One-third of the global population is understood to be infected with TB and the disease continues to kill 1.5 million people every year and to infect approximately 9 million.
Despite the availability of effective treatments for the disease, the combined impacts of drug resistance and morbidity of patients co-infected with HIV/AIDS have stimulated research on new quicker acting (less than the current six-month minimum) treatments efficacious against drug-resistant infections that are less toxic when used with anti-retroviral regimens for HIV/AIDS.
“We initially used Bayesian machine learning models to rediscover a class of compounds which seems to have been neglected for over 40 years ago. The compound we found has activity against drug-sensitive TB as well drug-resistant forms” said Sean Ekins, CEO CPI.
“To date my lab has made many analogs of the initial active compound we co-discovered with Dr. Ekins. Our plan is to focus on addressing limitations using computational models developed by CPI to see if we can arrive at a compound with good activity in an acute mouse model of the disease” said Dr. Joel S. Freundlich, Associate Professor of Pharmacology, Physiology & Neuroscience and Medicine at Rutgers University–New Jersey Medical School.
His lab will aim to identify potential drug candidates as well as the mechanism of action of this antitubercular class. Ultimately their goal is to optimize this compound class to develop a commercially viable new series of antibacterials.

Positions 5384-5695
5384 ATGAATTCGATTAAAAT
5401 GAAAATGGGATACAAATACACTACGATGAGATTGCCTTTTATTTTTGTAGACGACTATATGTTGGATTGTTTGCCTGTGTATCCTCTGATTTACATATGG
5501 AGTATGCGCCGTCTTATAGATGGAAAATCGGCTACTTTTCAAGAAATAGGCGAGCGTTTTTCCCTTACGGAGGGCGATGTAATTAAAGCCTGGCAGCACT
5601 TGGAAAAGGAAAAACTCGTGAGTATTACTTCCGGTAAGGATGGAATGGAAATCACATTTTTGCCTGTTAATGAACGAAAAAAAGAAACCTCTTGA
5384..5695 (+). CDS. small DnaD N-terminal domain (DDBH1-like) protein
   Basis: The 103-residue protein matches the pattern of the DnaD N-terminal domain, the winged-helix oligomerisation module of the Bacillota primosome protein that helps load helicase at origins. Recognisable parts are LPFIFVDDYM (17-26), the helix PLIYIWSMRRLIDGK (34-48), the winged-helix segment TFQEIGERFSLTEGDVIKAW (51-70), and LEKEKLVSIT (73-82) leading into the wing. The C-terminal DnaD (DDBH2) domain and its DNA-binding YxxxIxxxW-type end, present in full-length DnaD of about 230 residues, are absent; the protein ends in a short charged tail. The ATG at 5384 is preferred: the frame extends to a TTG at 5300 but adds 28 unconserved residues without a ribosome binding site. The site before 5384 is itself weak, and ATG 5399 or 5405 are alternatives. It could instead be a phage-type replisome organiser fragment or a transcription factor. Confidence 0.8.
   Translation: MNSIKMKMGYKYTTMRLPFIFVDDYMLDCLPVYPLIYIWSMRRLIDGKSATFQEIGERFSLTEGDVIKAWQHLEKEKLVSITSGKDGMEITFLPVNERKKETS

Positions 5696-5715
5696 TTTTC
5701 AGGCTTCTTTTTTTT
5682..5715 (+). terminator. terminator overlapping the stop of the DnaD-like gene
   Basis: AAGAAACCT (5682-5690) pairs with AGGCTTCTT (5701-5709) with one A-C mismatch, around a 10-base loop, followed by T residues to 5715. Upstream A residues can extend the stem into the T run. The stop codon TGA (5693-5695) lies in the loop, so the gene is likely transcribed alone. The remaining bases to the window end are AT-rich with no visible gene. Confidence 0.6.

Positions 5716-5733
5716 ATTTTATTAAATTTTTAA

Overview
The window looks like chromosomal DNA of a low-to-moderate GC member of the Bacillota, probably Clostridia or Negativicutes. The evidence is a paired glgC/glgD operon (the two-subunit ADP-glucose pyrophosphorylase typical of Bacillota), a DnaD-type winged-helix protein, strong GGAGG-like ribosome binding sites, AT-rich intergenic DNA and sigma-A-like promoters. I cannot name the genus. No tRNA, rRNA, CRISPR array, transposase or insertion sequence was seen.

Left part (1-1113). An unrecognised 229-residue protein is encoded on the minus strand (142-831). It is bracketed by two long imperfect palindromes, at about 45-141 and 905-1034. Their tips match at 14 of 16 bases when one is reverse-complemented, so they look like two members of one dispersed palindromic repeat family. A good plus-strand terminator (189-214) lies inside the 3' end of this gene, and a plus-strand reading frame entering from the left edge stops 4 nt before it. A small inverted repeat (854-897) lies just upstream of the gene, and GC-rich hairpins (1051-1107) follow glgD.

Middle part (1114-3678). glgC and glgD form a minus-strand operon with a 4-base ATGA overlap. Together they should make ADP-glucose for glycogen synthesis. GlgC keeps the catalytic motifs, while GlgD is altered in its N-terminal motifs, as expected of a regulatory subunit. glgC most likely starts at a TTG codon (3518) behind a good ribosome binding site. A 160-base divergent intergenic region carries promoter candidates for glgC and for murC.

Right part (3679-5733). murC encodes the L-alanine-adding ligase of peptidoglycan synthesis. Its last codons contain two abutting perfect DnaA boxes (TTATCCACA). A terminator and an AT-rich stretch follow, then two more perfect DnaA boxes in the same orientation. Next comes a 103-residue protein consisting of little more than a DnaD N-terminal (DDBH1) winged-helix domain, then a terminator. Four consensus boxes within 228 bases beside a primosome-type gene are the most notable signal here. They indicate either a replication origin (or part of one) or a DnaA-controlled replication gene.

“This work is a wonderful example of our efforts to involve outside companies in our search for novel antibacterials” said Dr. David Perlin, Executive Director, Professor at the Public Health Research Institute Center at Rutgers and Principal Investigator, NIH/NIAID Center of Excellence in Translational Research.
“We are very grateful to NIAID for funding this project as CPI is focused on collaborations with academia so that we can apply our computational approaches to real world applications that can impact research on neglected diseases” said Dr. Ekins.
About Rutgers New Jersey Medical School
Founded in 1954, Rutgers New Jersey Medical School is the oldest school of medicine in the state. Today it is part of Rutgers, The State University of New Jersey, and graduates approximately 170 physicians a year.
Dedicated to excellence in education, research, clinical care and community outreach, the medical school comprises 22 academic departments and works with several healthcare partners, including its principal teaching hospital, Newark University Hospital. Its faculty consists of numerous world-renowned scientists and many of the region’s “top doctors.”
New Jersey Medical School hosts more than 50 centers and institutes, including the Public Health Research Institute Center, the Global Tuberculosis Institute and the Neurological Institute of New Jersey. For more information, please visit www.njms.rutgers.edu.
About Collaborations Pharmaceuticals, Inc.
Collaborations Pharmaceuticals, Inc. performs research and development on innovative therapeutics for multiple rare and infectious diseases. It partners with academics or companies to identify and translate early preclinical to clinical stage assets. It has considerable experience of preclinical and computational approaches to drug discovery and toxicity prediction.
For more information, please visit http://www.collaborationspharma.com/